I began building this series on the first day of the new year. As the year progressed, new pieces were minted chronicling events alongside everyday minutiae and were assigned their corresponding colour score. The conversations, the music, the resonant hum – this all went into each piece, building towards a collection that composes a colour map.

As the year concluded and 2024 began, I decided to build one final static piece titled Epilogue and implement one dynamic piece which incorporated the tones, frequencies and emotional stimulus gathered as a retrospective offering of the series. Drawing inspiration from both Vivaldi’s composition Four Seasons but also the Seagram Murals by Rothko (a huge inspiration in both my digital and physical practice) – Four Seasons exists as a diary entry that maps the entire year, shifting and changing tonally throughout the seasons as a visual sound score and data painting.

A: How do you translate the sensory experiences of synesthesia into your visual language, and what challenges or advantages does this present in your artistic practice?

JA: I began exploring the translation of synaesthetic experience as a visual language by noting the colours that certain notes or chords on a piano would present themselves as. For example, A-minor is a gradient of oranges and greens, while C-minor is more yellow and pink. This early adoption of colour theory as language is what helped build my recent installation, A Study in E-major; the theme of the exhibition was Deep Blue, which is my synaesthetic colour translation of this key.

Over the years, I’ve learned that it’s not only the frequency or key of the sonic stimuli that evokes a colour reaction, but the resonance and type of instrument or voice alongside the emotional response. This realisation led to the application of gesture and texture in my works – sometimes taking metaphorical phrasing like “a dusty piano sound” quite literally and using spray paint, or dry pigment to capture the essence of the sound.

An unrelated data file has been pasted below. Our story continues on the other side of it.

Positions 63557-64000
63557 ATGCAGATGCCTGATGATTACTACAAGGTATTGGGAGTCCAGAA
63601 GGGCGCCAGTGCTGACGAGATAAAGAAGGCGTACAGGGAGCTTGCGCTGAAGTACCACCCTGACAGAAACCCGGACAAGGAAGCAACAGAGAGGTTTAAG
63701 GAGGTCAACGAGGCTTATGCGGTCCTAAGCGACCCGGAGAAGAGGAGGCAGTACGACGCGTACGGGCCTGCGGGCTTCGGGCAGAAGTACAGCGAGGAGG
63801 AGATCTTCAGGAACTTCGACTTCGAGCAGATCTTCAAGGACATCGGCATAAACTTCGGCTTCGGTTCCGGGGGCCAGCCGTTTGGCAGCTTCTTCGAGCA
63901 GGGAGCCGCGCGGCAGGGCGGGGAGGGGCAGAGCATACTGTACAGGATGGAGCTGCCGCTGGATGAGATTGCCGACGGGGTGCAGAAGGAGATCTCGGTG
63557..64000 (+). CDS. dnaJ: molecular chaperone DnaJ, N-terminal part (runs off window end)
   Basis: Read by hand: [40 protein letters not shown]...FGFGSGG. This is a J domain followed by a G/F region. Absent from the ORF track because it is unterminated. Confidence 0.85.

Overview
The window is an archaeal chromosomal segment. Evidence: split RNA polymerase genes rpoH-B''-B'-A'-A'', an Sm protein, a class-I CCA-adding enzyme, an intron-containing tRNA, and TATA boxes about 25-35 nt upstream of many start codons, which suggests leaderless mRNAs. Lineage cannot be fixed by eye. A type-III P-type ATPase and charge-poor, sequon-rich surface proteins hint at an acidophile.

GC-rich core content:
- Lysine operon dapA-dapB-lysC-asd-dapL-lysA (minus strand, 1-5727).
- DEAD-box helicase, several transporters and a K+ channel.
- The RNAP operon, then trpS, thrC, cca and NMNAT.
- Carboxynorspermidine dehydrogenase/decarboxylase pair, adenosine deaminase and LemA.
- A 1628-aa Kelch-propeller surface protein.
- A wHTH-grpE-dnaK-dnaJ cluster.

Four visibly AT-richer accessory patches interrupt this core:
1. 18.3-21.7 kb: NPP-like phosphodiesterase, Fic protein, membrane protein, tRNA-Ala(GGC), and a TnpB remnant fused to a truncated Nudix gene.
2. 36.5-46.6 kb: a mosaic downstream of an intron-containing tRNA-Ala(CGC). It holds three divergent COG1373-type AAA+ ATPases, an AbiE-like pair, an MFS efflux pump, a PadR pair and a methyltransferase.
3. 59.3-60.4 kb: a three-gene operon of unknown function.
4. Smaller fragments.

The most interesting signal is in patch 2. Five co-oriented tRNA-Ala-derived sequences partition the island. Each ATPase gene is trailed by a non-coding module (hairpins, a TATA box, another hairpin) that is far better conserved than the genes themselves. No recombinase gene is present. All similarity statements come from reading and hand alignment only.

I often find myself subconsciously referring to painting strokes in musical terminology as well. For example, my work may explore long legato strokes (meaning a smooth flowing manner without breaks in notes) or take on the form of a visual crescendo in my more dynamic and explosive pieces.

A: What inspired you to combine physical and digital art in your work, and how do these mediums complement each other in your creations?

JA: The digital element of my practice was initially born from frustration; in 2014, I was building synaesthetic colour scores on canvas but was struggling to convey the movement and flux nature of emotional gestures and fluctuating rhythms. I started digitising and manipulating extracted imagery from my physical paintings and layering them together to create pixelated images that would be projected onto sheets of brushed perspex in an exhibition environment. I then developed a technique for layering and blending these forms together to create projection and sound installations that would be supported by music I had composed. This partly satiated my desire to create more meditative, emotional experiences for the audience, but it didn’t alleviate the need to feel more depth in what I could create.

Over the last 10 years, I’ve been developing techniques regarding how I extract and layer physical elements to the digital plane, and as technology has advanced I’ve found solace in being able to extract and create textures that are impossible in physical painting. The combination of physical and digital for me is the next iterative step in how we express ourselves, building on the knowledge of the past masters and their painting theories and ideologies, but revelling in the convergence of something entirely new.

A: What motivates you to create experiential art, and how do you approach the creation of immersive experiences for your audience?

M: I think what motivates me most about creating experiential art is the desire for the audience to feel like they’re part of the composition, rather than just observing it on a wall. The opportunity for them to feel like they can truly lose themselves in the immersion, if only for a moment. Truthfully, it’s the faint possibility that they feel something along the lines of when I was kid observing the paintings in the Rothko Room for the first time at Tate Modern.

These nine paintings were initially commissioned for an installation at the Four Seasons restaurant at the famed Seagram building in New York. Rothko withdrew from the commission when he realised that the paintings wouldn’t be exhibited as he wished, so he gave the works to Tate Modern with the assurance that they would be exhibited as he intended. As Rothko preferred, the paintings are displayed all together in low light to evoke contemplation. To me, the overwhelming sense of scale and the cascading tones and frequencies piling over one another weave a complex emotional narrative that continues to impact my work.